Blogger Jennifer Fulwiler stated it well: “An apron is a simple act that sends a surprisingly powerful message … It’s a symbolic gesture that indicates that you’re seeking to thrive now, here in the midst of the toil that comes with nurturing new souls; that you see the work of serving others not as a temporary phase, but as a key aspect of a well lived life. Taking the time to fasten the strings of an apron around your waist sends a message (to yourself, as much as to anyone else) that it’s worth the effort.”

It is work to serve others and, like life in general, it can get messy. But that’s why we have aprons. The education profession is not always easy nor without its own type of “messes.” Whether we wear an actual apron or not, teachers and paraprofessionals care for students. We take it seriously by rolling up our sleeves, serving our students food for their minds as best we can, not fearing the often confusing, difficult plights, predicaments, and problems we may face. Armed with determination, we endeavor to make a difference. By the end of the day, we may have clutter and messes, but every splatter and stain means someone was fed!

As long as I continue to remind myself this is not a job, but a responsibility bordering on a calling, I attempt to face each day with renewed determination that I can make a difference, and, with God’s help, I will. I don’t always succeed. I have made many mistakes, and probably even invented some that others have never thought of or imagined. However, when I learn from those mistakes and make adjustments, I grow, which helps me help others. I also must recognize that what works for one group of students may not work for others. I must resist becoming a static and ineffective influence in students’ lives and instead must examine each class’s dynamics with as much wisdom as possible. So, with my apron tied securely, I am happy to welcome the messes that come with educating our next generation!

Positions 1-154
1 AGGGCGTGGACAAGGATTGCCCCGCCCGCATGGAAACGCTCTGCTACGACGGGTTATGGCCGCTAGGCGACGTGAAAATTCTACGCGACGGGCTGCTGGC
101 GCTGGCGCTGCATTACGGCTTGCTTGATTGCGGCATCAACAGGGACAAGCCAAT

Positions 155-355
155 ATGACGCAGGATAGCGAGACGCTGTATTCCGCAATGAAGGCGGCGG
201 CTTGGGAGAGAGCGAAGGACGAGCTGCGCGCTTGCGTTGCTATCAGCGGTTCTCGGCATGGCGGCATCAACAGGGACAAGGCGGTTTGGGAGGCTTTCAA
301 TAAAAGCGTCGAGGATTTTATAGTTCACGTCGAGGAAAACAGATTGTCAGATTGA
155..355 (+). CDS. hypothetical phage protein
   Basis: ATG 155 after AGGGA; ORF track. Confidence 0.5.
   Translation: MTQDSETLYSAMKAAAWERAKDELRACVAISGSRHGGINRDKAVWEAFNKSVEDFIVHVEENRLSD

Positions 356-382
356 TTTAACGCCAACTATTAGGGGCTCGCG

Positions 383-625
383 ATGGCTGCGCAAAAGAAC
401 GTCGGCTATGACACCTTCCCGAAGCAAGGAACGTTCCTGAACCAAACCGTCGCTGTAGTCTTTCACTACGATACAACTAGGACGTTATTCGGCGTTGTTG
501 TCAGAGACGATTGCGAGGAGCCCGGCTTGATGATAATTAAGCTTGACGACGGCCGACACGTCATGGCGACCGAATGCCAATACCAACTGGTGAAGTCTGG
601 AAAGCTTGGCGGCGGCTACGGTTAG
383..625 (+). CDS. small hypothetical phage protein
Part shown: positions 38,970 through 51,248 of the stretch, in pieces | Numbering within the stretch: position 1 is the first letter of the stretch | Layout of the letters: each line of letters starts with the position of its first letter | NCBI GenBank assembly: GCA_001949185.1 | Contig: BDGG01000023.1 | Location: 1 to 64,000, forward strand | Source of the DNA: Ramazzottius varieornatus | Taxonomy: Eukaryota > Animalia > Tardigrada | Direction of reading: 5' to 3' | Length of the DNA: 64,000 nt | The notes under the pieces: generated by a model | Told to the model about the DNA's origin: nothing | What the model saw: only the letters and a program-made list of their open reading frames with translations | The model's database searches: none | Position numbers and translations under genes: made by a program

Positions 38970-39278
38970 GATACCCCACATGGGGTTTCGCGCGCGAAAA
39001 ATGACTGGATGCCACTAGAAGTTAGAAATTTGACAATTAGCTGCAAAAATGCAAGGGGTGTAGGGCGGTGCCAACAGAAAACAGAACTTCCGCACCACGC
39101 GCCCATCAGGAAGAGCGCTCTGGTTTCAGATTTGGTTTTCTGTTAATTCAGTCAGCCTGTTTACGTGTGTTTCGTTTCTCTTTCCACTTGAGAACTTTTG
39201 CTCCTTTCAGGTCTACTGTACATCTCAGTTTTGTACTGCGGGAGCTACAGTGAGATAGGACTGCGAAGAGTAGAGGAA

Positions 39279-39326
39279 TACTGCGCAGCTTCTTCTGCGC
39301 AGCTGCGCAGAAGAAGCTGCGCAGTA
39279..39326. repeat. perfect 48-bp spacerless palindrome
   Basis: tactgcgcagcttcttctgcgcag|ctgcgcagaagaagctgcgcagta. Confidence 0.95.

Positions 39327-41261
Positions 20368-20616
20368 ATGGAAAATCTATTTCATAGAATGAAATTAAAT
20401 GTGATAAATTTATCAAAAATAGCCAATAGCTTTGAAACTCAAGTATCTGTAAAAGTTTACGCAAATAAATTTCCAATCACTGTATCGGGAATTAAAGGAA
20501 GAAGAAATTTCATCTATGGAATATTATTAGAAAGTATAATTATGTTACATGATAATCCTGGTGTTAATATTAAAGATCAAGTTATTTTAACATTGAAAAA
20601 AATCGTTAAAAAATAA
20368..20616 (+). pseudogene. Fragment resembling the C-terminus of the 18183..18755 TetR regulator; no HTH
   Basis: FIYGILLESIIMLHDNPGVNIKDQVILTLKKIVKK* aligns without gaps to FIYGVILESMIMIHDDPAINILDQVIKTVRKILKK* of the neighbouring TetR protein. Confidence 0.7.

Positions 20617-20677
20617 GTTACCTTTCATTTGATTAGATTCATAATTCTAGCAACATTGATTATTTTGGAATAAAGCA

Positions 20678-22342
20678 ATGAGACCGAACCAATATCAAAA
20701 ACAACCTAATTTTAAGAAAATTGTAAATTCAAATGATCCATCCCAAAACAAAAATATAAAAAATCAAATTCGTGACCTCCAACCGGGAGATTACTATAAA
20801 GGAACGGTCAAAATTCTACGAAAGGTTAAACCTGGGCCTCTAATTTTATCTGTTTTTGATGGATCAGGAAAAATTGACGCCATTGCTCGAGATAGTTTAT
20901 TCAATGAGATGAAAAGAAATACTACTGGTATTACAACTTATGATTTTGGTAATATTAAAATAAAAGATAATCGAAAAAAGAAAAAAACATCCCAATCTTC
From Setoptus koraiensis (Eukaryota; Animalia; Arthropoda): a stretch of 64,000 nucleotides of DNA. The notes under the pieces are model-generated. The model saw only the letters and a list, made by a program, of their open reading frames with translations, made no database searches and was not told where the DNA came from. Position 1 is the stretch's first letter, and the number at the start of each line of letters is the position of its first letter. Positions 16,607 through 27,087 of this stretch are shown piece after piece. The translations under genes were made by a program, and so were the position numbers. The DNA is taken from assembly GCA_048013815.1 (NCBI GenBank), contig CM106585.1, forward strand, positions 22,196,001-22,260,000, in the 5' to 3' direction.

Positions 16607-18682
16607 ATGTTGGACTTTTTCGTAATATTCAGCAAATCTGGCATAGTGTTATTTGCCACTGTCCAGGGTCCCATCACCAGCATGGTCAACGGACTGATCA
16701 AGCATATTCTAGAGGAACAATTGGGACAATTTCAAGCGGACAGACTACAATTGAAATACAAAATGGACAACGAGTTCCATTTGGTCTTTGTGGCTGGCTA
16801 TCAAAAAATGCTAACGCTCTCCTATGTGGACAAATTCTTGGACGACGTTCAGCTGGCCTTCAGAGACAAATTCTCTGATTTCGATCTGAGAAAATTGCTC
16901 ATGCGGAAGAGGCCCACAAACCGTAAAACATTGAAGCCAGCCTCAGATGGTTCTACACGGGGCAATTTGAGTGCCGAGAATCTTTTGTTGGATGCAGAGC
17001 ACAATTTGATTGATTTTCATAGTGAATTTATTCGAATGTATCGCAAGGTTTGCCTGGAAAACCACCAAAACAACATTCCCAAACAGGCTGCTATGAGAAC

Kay Deckerhoff graduated from the University of South Florida in Tampa, Florida, and is a certified elementary school teacher. She and her husband have two grown children, who are both graduates of Texas A&M. Kay is a computer paraprofessional at AR Turner Elementary in Willis. She was the recipient of the 2016 ATPE Associate Educator of the Year Award.

For more member stories, follow ATPE on Facebook and Pinterest.

Not an ATPE member? Join today to become part of Texas’s largest educator group.

Trackback URL: https://www.atpe.org/trackback/d54d8534-4dc8-48a2-97a6-8e84b1fa202b/Lessons-Learned-in-the-Cafeteria.aspx?culture=en-US


Blog post currently doesn't have any comments.

© The Association of Texas Professional Educators (ATPE) 2021
All Rights Reserved
No part of this website or blog or any of its contents may be reproduced, copied, modified or adapted, without the prior written consent of the Association of Texas Professional Educators, unless otherwise indicated for stand-alone materials. All requests for content sharing or dissemination may be forwarded to the Communications Director, ATPE at comm@atpe.org